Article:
Europe

Traveling In Gay Europe - Final Destination: Cologne

Our European travel series for gay men concludes. First we showed you Vienna, Austria. Then we took you to Munich, Germany. Now Instinct is pleased to present you with a tour of culturally rich and historical Cologne.

The fourth-largest city in Germany and former Roman colony has the famous Rhine snaking through it and a robust gay culture. Cologne’s annual Pride festivities draw about one million people from all over Europe.

Bars are located in two areas just about two metro stops apart. Old Town, closer to the river, caters to men 50+ as well as leather and fetish. More popular, attracting a younger crowd, is Bermuda Triangle, near Rudolfplatz. The intersection of Schaafenstrasse and Mauritiuswall is where one finds lively watering holes of many types. ExCorner has a casual beer-loving vibe and I saw birthday parties and Oktoberfest celebrated in equal measure. One thirtysomething had multiple glasses of beer lined up on a window sill. At only two Euros per glass, I suppose he could afford it.

IRON is more sophisticated featuring an all-black interior accented with purple neon lighting. Here I spoke with an American (who didn’t want to give me his name for this article) living with his husband in Germany. When I commented on how mixed the crowd was, he told me it is normal for gay men and women to hang out together in Cologne. His identity preserved, we both smiled at the handsome Iranian (and straight) bartender who felt embarrassed his German wasn’t “good enough.” Who was I to judge? I ordered my second drink in English.

Saunas are popular in Cologne too. Badehaus Babylon, a gorgeous Italianate villa made of red brick, offers three floors of fun including an outdoor pool (allowing office workers to be voyeurs from their skyscrapers surrounding the facility). Drawing a diverse clientele, there were men of all ages and types, from thin, pimply teenagers (the age of consent is 14) to white-haired older men. In contrast to years ago when I first visited, this time I noticed many Middle Eastern men (Cologne has a sizeable and growing Muslim population). One reason they stood out was the swimming trunks they wore. Most men wrap a towel around their hips, or wear nothing at all. And in comparison to the US, condoms are a big deal in Germany. PrEP is not yet widely available in Europe like it is in the States, so one finds condoms everywhere, as well as posters stressing safer sex.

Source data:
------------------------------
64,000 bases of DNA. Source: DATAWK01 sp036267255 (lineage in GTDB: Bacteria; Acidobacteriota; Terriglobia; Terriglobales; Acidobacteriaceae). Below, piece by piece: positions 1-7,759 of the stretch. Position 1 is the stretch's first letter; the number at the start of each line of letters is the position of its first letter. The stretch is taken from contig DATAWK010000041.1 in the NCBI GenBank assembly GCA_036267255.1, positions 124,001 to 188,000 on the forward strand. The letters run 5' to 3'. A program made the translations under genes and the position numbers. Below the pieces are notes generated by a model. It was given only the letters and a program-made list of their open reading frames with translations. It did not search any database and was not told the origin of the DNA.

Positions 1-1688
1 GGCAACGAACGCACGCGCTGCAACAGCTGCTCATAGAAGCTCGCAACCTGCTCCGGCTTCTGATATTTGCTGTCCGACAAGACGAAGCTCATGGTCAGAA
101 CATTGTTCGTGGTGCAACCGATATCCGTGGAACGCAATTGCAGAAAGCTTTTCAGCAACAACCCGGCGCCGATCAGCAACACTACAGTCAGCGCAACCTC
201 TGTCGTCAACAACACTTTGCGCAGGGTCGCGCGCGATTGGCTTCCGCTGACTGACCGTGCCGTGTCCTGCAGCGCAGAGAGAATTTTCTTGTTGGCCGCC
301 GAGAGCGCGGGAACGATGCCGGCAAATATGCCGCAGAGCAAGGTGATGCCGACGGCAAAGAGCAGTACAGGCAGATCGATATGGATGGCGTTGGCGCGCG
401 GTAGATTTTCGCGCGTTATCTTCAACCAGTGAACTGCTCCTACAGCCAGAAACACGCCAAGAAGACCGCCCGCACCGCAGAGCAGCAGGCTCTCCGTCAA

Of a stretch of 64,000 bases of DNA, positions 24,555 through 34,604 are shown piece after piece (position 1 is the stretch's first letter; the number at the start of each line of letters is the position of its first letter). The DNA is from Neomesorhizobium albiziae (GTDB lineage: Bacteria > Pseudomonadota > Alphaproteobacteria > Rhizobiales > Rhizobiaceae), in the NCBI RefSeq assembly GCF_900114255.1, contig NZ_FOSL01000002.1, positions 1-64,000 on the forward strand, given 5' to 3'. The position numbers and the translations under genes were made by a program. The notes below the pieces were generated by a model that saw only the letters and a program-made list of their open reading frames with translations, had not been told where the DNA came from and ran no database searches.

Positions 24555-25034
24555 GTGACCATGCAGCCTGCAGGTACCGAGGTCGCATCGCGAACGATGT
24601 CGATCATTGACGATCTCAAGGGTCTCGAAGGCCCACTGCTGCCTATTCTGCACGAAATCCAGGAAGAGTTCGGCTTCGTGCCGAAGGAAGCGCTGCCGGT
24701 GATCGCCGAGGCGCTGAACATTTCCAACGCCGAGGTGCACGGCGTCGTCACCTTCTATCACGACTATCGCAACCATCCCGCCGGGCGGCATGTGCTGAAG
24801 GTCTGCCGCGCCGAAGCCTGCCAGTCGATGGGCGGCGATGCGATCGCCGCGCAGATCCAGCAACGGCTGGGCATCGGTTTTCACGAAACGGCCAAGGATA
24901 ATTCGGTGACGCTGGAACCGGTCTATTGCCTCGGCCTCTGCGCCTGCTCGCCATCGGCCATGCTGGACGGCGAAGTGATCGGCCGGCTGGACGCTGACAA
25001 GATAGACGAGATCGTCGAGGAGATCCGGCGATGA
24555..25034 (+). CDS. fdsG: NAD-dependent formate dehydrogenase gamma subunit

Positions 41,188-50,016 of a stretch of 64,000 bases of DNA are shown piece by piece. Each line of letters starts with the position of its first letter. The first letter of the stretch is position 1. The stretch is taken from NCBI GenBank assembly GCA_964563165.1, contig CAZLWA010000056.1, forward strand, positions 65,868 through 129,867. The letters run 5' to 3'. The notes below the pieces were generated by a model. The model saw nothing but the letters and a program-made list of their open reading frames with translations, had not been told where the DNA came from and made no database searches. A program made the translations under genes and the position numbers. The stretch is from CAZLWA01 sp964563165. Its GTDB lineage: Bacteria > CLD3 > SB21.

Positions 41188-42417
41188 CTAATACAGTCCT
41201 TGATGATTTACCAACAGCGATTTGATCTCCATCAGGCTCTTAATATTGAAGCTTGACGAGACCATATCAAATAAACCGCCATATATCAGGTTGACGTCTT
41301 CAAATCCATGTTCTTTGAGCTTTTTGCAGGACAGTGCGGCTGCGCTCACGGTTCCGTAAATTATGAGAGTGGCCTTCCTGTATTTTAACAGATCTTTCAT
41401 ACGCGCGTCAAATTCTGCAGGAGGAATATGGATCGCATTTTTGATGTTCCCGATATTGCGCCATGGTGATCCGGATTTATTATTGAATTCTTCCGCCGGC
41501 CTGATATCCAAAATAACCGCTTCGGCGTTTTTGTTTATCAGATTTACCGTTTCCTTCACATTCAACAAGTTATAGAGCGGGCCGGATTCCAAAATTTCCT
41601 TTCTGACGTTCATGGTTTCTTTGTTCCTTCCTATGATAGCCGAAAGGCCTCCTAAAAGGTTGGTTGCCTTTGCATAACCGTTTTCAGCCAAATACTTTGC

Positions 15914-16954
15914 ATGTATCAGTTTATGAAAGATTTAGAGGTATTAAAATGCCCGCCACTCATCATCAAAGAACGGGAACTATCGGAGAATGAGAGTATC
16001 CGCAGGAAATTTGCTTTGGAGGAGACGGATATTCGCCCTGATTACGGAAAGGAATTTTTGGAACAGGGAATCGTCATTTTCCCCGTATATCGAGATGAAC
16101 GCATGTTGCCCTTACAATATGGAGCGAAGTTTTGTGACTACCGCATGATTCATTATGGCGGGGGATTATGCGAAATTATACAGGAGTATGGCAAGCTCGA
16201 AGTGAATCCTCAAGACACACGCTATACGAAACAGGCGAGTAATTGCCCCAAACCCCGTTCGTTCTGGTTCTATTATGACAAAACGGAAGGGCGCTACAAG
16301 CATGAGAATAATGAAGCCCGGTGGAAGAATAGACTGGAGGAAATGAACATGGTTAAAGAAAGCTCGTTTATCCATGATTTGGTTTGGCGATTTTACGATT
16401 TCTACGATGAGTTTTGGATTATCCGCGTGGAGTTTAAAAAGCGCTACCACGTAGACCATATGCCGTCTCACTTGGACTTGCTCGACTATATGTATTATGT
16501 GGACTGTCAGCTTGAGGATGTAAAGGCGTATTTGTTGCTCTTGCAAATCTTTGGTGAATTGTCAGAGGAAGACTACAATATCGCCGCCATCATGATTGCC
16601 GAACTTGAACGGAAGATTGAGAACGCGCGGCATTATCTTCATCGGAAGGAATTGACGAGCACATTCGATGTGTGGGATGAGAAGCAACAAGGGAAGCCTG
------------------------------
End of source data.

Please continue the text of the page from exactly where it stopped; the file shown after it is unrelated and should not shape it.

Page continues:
Lastly, there are two absolute cultural musts in Cologne. Museum Ludwig, with its permanent and visiting modern art exhibits, features Andy Warhol, Roy Lichtenstein and Jasper Johns. Cologne Cathedral is a Gothic masterpiece and UNESCO World Heritage Site. Construction began in 1248 and wasn’t completed until 1880. Both are located on the Domplatte, not far from the main train station.

If You Go – Cologne

GETTING THERE

Cologne Bonn Airport is a regional one so it is difficult to fly direct to or from the USA. Connections via Munich, Frankfurt or Berlin should be expected. Cologne is served by high-speed rail if you travel in and away by train. Deutsche Bahn offers Sparpreis saver fares for booking in advance online and one-way tickets can cost as little as 19 euros.

WHERE TO STAY

Hotel NH Collection Köln Mediapark, Im Media Park 8b; +1 212 219 7607

WHERE TO EAT

Bei Oma Kleinmann, fantastic traditional German food popular with locals – get the schnitzel with a pint of Kölsch, the signature local brew; Zuelpicher Str. 9; +49 221232346